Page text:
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Tenuivirus utilizes its glycoprotein as a helper component to overcome insect midgut barriers for its circulative and propagative transmission

Gang Lu, Shuo Li, Changwei Zhou, Xin Qian, Qing Xiang, Tongqing Yang, Jianxiang Wu, Xueping Zhou, Yijun Zhou, Xin S. Ding, Xiaorong Tao, Bryce W. Falk
2019 PLoS Pathogens  
Many persistent transmitted plant viruses, including rice stripe virus (RSV), cause serious damage to crop production worldwide. Although many reports have indicated that a successful insect-mediated virus transmission depends on a proper interaction between the virus and its insect vector, the mechanism(s) controlling this interaction remained poorly understood. In this study, we used RSV and its small brown planthopper (SBPH) vector as a working model to elucidate the molecular mechanisms
more » ... ular mechanisms underlying the entrance of RSV virions into SBPH midgut cells for virus circulative and propagative transmission. We have determined that this non-enveloped tenuivirus uses its non-structural glycoprotein NSvc2 as a helper component to overcome the midgut barrier(s) for RSV replication and transmission. In the absence of this glycoprotein, purified RSV virions were unable to enter SBPH midgut cells. In the RSV-infected cells, this glycoprotein was processed into two mature proteins: an amino-terminal protein (NSvc2-N) and a carboxyl-terminal protein (NSvc2-C). Both NSvc2-N and NSvc2-C interact with RSV virions. Our results showed that the NSvc2-N could bind directly to the surface of midgut lumen via its N-glycosylation sites. Upon recognition, the midgut cells underwent endocytosis followed by compartmentalization of RSV virions and NSvc2 into early and then late endosomes. The NSvc2-C triggered cell membrane fusion via its highly conserved fusion loop motifs under the acidic condition inside the late endosomes, leading to the release of RSV virions from endosomes into cytosol. In summary, our results showed for the first time that a rice tenuivirus utilized its glycoprotein NSvc2 as a helper component to ensure a proper interaction between its virions and SBPH midgut cells for its circulative and propagative transmission. Author summary Over 75% of the known plant viruses are insect transmitted. Understanding how plant viruses interact with their insect vectors during virus transmission is a key step towards the successful management of plant viruses worldwide. Several models for the direct or indirect virus-insect vector interactions have been proposed for the non-persistent or semi-persistent virus transmissions. However, the mechanisms controlling the interactions between viruses and their insect vector midgut barriers are poorly understood. In this study, we demonstrated that the circulative and propagative transmitted rice stripe virus (RSV) utilized its glycoprotein NSvc2 as a helper component to ensure a specific interaction between its virions and SBPH midgut cells to overcome the midgut barriers inside this vector. This is the first report of a viral helper component mediated mechanism for persistent-propagative virus transmission. Our new findings and working model should expand our knowledge on the molecular mechanism(s) controlling the interaction between virus and its insect vector during virus circulative and propagative transmission in nature. A helper component model for Tenuivirus persistent transmission PLOS Pathogens |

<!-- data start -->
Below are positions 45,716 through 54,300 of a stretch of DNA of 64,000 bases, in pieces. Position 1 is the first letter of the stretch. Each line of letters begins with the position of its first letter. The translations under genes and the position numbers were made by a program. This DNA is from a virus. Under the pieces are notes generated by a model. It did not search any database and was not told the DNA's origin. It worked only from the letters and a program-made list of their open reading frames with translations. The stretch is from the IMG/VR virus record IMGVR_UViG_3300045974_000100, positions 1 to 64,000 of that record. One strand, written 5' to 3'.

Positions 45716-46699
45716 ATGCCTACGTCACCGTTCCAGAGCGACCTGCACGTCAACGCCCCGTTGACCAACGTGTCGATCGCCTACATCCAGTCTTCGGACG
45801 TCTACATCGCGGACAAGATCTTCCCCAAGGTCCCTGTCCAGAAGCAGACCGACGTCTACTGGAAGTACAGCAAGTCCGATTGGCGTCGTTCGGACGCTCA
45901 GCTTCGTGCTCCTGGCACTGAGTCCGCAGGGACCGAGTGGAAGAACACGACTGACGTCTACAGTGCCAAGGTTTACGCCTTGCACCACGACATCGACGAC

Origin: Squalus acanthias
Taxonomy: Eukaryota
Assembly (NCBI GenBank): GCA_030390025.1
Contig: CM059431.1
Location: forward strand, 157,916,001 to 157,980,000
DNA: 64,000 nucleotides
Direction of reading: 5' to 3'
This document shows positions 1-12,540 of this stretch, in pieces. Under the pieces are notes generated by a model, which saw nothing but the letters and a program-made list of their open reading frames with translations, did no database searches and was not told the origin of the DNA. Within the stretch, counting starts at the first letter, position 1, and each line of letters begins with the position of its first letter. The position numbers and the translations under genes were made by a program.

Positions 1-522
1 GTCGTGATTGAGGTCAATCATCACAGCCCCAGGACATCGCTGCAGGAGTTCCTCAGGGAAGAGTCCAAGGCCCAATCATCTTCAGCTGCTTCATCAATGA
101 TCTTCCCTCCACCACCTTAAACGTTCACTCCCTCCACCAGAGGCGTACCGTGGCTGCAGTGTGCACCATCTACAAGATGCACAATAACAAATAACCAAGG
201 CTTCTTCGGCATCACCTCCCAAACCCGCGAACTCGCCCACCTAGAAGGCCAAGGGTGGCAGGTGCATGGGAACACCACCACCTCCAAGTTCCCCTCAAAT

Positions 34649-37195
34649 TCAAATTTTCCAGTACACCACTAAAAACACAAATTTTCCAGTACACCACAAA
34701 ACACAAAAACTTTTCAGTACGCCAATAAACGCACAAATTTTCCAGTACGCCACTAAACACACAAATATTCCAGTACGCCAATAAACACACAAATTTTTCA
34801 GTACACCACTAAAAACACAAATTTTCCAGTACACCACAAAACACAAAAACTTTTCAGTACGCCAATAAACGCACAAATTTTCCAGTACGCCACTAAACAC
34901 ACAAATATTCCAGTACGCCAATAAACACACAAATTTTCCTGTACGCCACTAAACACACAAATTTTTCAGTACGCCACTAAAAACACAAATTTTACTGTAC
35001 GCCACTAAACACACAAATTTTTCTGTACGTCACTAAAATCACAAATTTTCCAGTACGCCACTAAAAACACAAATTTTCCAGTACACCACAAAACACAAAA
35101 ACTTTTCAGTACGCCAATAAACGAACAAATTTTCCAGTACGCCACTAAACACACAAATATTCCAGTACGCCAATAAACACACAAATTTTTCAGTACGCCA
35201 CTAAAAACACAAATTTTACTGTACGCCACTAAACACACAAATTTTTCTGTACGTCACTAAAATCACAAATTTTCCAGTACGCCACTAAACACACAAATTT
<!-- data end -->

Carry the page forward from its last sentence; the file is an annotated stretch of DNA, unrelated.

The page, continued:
doi:10.1371/journal.ppat.1007655 fatcat:vhxnnwcjgzcnzfq73rxsofg3uq